My mum found her Great-Grandmas travel diaries a while ago and I have been typing them up for her to read and thought I would put them on here as well 🙂 If you want a little bit more background to read part one it can be found here 🙂
The entrance to the town is through the lion gate; above its massive lintel is a triangle of limestone, carved into the “oldest piece of monumental sculpture in Europe”. 2 lions headless now, rear up, flanking a pillar , said to have had religious significance and what their forefeet rest on, is described as an altar, the great lintel of stone is 15 ft long and 6 ft thick. Just inside the gate is the cave in which the guard dog was housed. There are the marks where the chariot wheels wore groves in the stone streets and in the stone door posts are the holes made for the hinges. Before the gate are the stone lined shapes of a grave circle of a circular burial ground of kings and queens, copied from the Egyptians, who brought the custom with them when they came to help Mycenae repel invaders. In 6 graves of this royal cemetery, in 16 B.C, were found the skeletons of 12 men and 5 women and 2 children, all wrapped in gold leaf; also found in the graves were about 400 thin gold discs, with raised designs, and pierced for sewing on the garments, beautifully inlaid daggers and short swords, gold cups, alabaster vases, gold face masks, 3 of which were still covering the faces. The famous gold mask of Agamemnon was found here. Further away is The Tower of Agamemnon, a great beehive chamber, now called the treasury of Athens. No trace of the king or his treasure was found in it, it had been rifled in the past. A high walled passage leads to a slightly tapered doorway of which the weight of the lintel is 120 tonnes, above the door is an open triangle, placed to take the weight of the lintel. In old times, 2 green pillars were at the entrance, they have been removed but the holes are there to show where they were fixed; in the door posts are the holes for the hinges too. Inside the tomb, the round walls of smooth stone curve up to a peach dome, 40 ft high, reminiscent of a beehive. A door hole in the wall leads to a rock-hewn room, the main burial chamber; other graves were under the rock floor outside, all had been rifled. The acoustics of this beehive tomb are remarkable, also the echo. Agamemnon went to war; while he was away, his wife, clytemnstra , fell in love with another, so when Agamemnon returned from the war, he was murdered on a hill, is the ruined Palace of Perseus, built in this spot as there was water; at the foot of the hill are underground reservoirs, still with water, and cisterns; to reach them, 111 steps go downwards into the base of the hill. In front of the palace is a shallow circular grave site, hardly discernible now, but the shape is quite distinct.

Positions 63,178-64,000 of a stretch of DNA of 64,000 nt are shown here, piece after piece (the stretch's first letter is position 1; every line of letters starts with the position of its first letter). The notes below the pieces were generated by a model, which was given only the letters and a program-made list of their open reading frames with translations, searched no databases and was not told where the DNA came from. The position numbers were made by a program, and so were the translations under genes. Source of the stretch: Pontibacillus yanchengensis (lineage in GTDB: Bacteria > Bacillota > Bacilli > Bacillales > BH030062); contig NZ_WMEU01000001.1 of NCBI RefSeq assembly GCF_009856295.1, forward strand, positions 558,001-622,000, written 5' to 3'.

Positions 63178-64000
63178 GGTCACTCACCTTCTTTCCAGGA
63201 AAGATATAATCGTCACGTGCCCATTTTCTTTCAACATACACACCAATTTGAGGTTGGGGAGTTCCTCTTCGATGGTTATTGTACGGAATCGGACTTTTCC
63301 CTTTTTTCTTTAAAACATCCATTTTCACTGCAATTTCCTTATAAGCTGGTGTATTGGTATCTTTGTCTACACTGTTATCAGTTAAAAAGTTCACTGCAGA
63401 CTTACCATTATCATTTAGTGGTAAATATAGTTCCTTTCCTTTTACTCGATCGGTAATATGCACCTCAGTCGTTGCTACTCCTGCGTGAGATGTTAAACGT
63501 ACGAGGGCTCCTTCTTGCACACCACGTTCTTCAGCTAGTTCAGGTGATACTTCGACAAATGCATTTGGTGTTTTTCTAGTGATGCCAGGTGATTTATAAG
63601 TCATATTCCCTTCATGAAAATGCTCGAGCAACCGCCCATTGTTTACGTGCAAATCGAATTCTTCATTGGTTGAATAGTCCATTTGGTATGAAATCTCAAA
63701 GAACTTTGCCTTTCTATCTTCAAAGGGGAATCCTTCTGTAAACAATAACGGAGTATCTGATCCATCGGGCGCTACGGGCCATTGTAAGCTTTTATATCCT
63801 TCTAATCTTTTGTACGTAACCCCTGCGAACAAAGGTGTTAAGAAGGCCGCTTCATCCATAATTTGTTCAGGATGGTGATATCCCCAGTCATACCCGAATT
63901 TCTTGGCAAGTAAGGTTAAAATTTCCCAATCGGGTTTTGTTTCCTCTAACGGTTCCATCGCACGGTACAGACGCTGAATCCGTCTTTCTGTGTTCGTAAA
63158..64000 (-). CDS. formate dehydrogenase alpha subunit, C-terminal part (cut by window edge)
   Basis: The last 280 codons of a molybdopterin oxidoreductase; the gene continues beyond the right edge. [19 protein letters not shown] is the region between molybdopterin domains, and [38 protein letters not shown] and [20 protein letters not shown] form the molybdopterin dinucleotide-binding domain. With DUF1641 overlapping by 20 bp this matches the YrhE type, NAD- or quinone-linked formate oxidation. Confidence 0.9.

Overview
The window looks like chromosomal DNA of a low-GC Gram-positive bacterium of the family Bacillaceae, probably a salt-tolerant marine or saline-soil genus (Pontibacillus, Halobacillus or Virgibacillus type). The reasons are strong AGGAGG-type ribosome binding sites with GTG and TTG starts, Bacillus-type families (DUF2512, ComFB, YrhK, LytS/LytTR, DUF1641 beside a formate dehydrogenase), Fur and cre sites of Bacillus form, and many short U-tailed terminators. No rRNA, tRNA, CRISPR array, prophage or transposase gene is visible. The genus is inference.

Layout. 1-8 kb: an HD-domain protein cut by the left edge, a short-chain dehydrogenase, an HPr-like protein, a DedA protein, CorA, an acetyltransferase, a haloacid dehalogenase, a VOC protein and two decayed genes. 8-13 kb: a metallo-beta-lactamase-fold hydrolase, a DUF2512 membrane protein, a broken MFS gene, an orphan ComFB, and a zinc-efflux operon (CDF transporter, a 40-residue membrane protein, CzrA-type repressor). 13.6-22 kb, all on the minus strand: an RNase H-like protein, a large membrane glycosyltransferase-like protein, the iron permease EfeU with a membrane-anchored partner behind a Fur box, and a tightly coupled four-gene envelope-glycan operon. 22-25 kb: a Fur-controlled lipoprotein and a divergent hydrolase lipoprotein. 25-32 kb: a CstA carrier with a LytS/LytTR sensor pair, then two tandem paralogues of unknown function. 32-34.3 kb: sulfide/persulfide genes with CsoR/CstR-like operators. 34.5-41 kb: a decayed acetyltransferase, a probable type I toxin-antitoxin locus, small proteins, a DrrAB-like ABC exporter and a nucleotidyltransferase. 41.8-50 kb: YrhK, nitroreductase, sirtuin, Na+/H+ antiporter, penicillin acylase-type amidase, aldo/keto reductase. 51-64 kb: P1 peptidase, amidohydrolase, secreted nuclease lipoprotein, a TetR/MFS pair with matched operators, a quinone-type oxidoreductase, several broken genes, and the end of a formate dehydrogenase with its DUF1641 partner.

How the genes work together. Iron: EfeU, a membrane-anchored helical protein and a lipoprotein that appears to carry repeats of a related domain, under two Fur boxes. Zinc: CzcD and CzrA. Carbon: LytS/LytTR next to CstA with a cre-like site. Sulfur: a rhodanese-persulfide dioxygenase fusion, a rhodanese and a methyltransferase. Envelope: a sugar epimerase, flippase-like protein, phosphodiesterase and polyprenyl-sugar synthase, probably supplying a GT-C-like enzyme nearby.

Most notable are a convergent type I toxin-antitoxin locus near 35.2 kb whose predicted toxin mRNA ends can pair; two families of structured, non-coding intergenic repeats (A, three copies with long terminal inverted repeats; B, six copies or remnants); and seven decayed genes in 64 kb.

Let me know in the comments if you have ever been to Mycenae or anywhere in Greece 🙂